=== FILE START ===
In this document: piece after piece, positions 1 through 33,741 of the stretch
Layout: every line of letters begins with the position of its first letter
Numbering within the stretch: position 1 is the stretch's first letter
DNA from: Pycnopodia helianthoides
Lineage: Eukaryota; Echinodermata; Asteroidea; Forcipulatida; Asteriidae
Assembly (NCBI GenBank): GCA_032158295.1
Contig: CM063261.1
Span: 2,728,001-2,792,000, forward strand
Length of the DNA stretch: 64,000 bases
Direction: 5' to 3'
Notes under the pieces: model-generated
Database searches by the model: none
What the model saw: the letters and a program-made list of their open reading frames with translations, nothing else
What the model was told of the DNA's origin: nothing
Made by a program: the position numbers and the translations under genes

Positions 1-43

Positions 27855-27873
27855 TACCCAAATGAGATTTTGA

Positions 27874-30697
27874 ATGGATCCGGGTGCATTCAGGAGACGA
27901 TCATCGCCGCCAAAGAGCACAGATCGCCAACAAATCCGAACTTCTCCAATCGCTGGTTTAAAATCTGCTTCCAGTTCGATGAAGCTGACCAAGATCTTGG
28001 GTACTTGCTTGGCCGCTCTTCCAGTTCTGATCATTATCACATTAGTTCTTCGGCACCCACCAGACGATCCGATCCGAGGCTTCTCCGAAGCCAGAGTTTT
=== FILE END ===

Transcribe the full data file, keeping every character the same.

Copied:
In this document: piece after piece, positions 1 through 33,741 of the stretch
Layout: every line of letters begins with the position of its first letter
Numbering within the stretch: position 1 is the stretch's first letter
DNA from: Pycnopodia helianthoides
Lineage: Eukaryota; Echinodermata; Asteroidea; Forcipulatida; Asteriidae
Assembly (NCBI GenBank): GCA_032158295.1
Contig: CM063261.1
Span: 2,728,001-2,792,000, forward strand
Length of the DNA stretch: 64,000 bases
Direction: 5' to 3'
Notes under the pieces: model-generated
Database searches by the model: none
What the model saw: the letters and a program-made list of their open reading frames with translations, nothing else
What the model was told of the DNA's origin: nothing
Made by a program: the position numbers and the translations under genes

Positions 1-43

Positions 27855-27873
27855 TACCCAAATGAGATTTTGA

Positions 27874-30697
27874 ATGGATCCGGGTGCATTCAGGAGACGA
27901 TCATCGCCGCCAAAGAGCACAGATCGCCAACAAATCCGAACTTCTCCAATCGCTGGTTTAAAATCTGCTTCCAGTTCGATGAAGCTGACCAAGATCTTGG
28001 GTACTTGCTTGGCCGCTCTTCCAGTTCTGATCATTATCACATTAGTTCTTCGGCACCCACCAGACGATCCGATCCGAGGCTTCTCCGAAGCCAGAGTTTT